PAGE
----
getTV talks HAWKEYE with Sarah Uthoff
Two decades before the American Revolutionary War, a heroic woodsman known as Hawkeye (Lee Horsley) patrols the Northeastern frontier of the New World. Born to white settlers and raised by Delaware Indians, Hawkeye and his foster brother Chingachgook (Rodney A. Grant) navigate the tensions between English and French colonists, hostile natives, and settlers yearning for liberty.
Into this simmering cauldron comes Elizabeth Shields (1970s Wonder Woman Lynda Carter) and her husband William (Michael Berry), proprietors of a new mercantile at a British fort. When William is abducted by Indians — thanks to his devious brother Capt. Taylor Shields (Garwin Sanford) — Elizabeth and Hawkeye begin the search to save him. But neither can deny their growing attraction for one another.
If you enjoy your gunfights with muskets, you’ll love the historical adventure of Hawkeye! And you can see what we mean every weekend, as getTV presents Hawkeye every Saturday and Sunday at 4p ET — part of our expanded Weekends Under the Big Sky lineup of classic Westerns!
Hawkeye was created for television by Kim LeMasters (Wild Wild West), produced by Stephen J. Cannell(The Rockford Files, The A-Team), and based on characters created by James Fenimore Cooper for The Last Of The Mohicans and other novels. And star Lee Horsley is already a favorite of getTV viewers in Guns of Paradise, which precedes Hawkeye at 3p ET!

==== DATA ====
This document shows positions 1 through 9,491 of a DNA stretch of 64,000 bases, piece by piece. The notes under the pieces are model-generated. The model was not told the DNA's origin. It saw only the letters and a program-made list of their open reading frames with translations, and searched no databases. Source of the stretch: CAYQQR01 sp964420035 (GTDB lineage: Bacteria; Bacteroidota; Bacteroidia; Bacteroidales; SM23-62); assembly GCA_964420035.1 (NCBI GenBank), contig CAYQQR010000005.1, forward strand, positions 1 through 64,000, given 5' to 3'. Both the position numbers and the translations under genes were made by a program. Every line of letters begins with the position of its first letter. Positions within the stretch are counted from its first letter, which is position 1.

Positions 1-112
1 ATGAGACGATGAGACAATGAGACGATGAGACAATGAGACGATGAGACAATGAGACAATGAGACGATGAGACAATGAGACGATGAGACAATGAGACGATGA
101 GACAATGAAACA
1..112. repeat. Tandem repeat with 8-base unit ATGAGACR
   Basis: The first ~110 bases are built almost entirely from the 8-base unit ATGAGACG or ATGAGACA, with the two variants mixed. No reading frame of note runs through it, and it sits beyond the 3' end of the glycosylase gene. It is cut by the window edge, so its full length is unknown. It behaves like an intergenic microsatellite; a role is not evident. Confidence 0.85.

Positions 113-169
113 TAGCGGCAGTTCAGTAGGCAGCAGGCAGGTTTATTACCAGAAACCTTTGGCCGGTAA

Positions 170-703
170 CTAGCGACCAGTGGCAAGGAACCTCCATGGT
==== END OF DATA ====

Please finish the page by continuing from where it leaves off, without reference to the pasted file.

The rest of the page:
For some background on this action-packed series, getTV recently spoke with Sarah Uthoff, a podcaster, writer, and historian specializing in American history. Sarah chatted with us from her home in Iowa City, Iowa. The following are highlights of that conversation, edited and condensed for space and clarity.
getTV: When and where does Hawkeye take place?
SARAH UTHOFF: It’s set in 1755 during the French and Indian War, in what is now the Hudson Valley of New York. It’s a very interesting and complicated time in history.
What was happening?
The French Empire and the British Empire were fighting over who was going to control the border area between what is now Canada and the United States. The French were primarily fur trappers, the British settlers tended to be more into farming than trading.
So, these were two international superpowers, living side by side in this New World?
Yes. And it’s not as if they were given a deed that said, “You get this land, and you get that land.” They were fighting over the land. And some of the Native Americans had made alliances with the British and some had made alliances with the French.
So, the conflict was between two foreign powers and multiple native tribes, all with differing loyalties. That’s a lot of drama!
Yes! And settlers who were living in what is now the United States were taking the first steps toward independence, which was only 20 years away. The Hudson Valley region is one of the places where they all ran up against each other.
What’s the literary pedigree of Hawkeye?